STUCK IN THE MIDDLE LANE (STILL), INTERSTATE 85 SOUTH, ATLANTA, GA – Traffic jams are modern transit’s strokes. At rush hour or any hour in cities like Atlanta or Los Angeles, a plaque of construction crews and fender benders blocks vehicular arteries and poor drivers suffer: chest pain, stress, and road rage in the short term and mental problems in the long term. But now experts believe the wretched evil we call traffic causes syphilis too.
Just this past year alone, there has been an alarming increase in the number of patients across the country diagnosed with syphilis – primary, secondary, latent, and tertiary – despite safe sexual practices and negative human immunodeficiency virus (HIV) status. However, what these patients did all have in common was exposure to traffic. Filthy, horrible, soul-crushing traffic.
“I sat on the 405 for nine hours,” said recently diagnosed Los Angeles resident Ryan Gumma, pondering whether a life in traffic is one worth living. “By four in the morning, I had moved one mile. So frustrating. The next thing I know I notice a chancre on my penis and just thought, ‘Not gridlock syphilis again!’ It’s the worst.”
“I flipped off one guy, cut off another, then honked for three hours straight,” admitted Peter Jarisch, a New York resident diagnosed with both a traffic-induced transient ischemic attack (TITIA) and syphilis after a defeating drive home in which construction crews shut down all but one lane in the Tri-State area. “I looked at my hands and noticed these copper, coin-sized lesions. That’s when I knew.”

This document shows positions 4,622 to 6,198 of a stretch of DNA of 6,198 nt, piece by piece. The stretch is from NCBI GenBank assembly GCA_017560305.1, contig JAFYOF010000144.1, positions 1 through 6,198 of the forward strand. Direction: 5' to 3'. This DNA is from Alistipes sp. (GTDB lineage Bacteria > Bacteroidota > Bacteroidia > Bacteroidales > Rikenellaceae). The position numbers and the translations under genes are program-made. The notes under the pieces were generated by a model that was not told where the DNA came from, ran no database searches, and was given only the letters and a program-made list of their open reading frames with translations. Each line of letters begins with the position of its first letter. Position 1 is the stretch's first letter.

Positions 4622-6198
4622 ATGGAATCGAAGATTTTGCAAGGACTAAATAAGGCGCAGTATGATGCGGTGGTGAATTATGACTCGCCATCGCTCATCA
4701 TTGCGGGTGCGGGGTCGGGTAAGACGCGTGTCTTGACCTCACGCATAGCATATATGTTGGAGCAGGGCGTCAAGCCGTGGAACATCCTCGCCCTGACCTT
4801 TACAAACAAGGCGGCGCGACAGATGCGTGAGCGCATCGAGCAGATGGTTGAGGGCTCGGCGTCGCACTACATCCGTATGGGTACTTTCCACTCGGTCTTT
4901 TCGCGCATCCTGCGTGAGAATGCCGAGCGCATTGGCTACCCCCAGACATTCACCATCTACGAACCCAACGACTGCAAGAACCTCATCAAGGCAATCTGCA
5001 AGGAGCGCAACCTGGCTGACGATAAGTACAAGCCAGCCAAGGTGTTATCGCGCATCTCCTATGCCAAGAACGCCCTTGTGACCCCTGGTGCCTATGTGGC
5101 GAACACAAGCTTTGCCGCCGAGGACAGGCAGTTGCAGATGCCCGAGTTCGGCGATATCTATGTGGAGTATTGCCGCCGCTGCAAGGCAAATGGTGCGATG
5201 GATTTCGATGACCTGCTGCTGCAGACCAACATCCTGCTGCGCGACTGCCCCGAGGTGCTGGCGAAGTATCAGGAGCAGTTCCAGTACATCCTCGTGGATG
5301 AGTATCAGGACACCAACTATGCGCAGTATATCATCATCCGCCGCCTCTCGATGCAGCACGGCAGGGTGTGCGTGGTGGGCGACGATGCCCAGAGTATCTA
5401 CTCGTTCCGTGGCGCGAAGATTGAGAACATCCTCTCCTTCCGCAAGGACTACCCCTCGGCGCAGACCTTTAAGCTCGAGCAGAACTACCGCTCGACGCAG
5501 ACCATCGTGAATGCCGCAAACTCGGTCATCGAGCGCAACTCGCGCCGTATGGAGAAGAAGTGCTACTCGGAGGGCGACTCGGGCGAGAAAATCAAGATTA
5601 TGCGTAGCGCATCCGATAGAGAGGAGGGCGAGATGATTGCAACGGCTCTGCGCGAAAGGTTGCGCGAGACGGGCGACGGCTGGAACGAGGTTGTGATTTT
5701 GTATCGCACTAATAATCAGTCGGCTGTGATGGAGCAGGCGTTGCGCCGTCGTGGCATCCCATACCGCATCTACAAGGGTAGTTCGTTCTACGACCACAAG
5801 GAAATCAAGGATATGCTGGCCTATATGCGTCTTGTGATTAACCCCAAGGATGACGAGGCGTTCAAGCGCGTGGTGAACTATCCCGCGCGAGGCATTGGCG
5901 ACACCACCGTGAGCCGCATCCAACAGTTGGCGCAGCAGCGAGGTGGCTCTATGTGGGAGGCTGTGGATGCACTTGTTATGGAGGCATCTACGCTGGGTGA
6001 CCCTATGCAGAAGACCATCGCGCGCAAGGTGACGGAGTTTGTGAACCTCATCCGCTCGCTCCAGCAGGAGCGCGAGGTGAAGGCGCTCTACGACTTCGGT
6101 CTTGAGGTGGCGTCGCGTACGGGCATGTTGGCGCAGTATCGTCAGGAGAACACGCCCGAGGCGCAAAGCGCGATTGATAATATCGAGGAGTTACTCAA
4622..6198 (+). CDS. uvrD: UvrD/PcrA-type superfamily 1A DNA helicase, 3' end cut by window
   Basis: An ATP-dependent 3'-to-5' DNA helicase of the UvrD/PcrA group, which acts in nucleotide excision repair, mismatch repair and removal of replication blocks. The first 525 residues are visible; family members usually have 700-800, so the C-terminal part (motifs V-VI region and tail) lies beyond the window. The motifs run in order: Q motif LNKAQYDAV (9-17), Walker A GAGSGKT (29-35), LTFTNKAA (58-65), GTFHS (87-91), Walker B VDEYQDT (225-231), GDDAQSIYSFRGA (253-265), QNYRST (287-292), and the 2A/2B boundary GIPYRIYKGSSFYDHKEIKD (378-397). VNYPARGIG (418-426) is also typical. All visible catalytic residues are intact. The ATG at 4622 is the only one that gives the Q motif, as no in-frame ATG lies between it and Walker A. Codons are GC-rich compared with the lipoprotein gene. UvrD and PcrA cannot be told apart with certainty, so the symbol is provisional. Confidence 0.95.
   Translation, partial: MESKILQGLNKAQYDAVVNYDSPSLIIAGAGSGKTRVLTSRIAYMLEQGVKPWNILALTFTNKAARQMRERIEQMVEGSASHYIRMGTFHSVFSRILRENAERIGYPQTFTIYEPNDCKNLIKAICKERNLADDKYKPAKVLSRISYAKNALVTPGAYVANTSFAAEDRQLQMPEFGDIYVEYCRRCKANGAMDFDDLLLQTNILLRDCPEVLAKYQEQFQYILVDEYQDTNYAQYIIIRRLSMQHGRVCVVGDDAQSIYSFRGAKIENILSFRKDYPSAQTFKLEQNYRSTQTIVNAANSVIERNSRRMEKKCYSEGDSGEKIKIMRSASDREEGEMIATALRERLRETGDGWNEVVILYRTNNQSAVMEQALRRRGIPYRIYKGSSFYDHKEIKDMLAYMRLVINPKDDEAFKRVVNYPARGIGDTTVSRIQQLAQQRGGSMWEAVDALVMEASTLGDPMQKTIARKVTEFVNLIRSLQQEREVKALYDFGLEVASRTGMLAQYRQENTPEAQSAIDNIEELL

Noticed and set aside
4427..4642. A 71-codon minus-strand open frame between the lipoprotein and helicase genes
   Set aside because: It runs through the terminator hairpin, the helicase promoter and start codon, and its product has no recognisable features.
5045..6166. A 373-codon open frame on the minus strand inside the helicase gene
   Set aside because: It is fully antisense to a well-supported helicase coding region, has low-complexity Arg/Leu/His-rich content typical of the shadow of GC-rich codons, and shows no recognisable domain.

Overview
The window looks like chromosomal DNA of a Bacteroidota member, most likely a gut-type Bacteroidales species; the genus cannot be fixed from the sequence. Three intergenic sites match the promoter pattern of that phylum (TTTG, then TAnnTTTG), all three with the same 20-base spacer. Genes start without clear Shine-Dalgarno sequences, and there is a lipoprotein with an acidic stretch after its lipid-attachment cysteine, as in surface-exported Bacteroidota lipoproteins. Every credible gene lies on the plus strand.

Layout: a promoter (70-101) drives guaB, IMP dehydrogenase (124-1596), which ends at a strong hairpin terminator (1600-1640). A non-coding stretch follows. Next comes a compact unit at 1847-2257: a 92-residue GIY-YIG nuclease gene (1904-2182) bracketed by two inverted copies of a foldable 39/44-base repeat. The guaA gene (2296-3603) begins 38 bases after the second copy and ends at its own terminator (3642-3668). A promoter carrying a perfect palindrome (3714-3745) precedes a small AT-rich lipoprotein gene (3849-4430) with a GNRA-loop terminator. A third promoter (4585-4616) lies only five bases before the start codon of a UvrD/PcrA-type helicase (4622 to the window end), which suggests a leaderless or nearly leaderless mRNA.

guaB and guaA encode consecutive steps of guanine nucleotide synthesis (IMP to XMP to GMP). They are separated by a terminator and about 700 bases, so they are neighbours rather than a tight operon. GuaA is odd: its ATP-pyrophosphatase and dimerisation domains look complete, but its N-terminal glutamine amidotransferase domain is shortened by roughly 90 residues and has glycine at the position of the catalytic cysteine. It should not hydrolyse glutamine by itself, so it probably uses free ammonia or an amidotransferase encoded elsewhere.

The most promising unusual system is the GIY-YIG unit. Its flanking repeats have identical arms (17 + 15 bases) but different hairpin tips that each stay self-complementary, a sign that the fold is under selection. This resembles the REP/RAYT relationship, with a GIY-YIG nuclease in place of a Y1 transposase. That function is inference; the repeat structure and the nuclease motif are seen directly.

Syphilis is caused by the bacterium Treponema pallidum. Most commonly, the bacterium is transmitted through unprotected sexual contact through defects in a person’s mucous membranes or skin. Experts at the Department of Transportation (DOT) now believe that the bug can also be transmitted through close contact with other drivers in the molasses-like struggle to commute home through defects in a person’s morale, psyche, and calm, cool exterior.
“The bug knows when you’re in road rage and is apt to attack,” explained Centers of Disease Control & Gridlock (CDC) spokesperson Jane Herxheimer. She is closely monitoring the outbreak, which is traveling no faster than 5 miles per hour (mph). “It’s not just about cars getting rear ended. Syphilis wants your rear end too.”
The most common complaints of traffic syphilis automobilis (TSA), as it is now called, are chancres (painless sores located around the vagina, penis, rectum, or foul mouth) and a diffuse rash (including the palm of the car horn hand and sole of the brake foot).
“The good news is TSA can be treated with penicillin and transportation infrastructure spending,” said Herxheimer. She slams her head against the steering wheel repeatedly as crews clean up overturned tractor-trailers carrying fecal matter and roadkill. “Let’s hope we can focus on primary prevention: preventing traffic in the first place. Right now, it’s only syphilis. Let’s hope down the road we’re not talking road herpes, gridlock gonorrhea, and rubbernecrotizing fasciitis.”
She added later while screaming obscenities to both no one and everyone in particular: “COME ON, YOU IDIOTS!!! MOVE!!!!!!”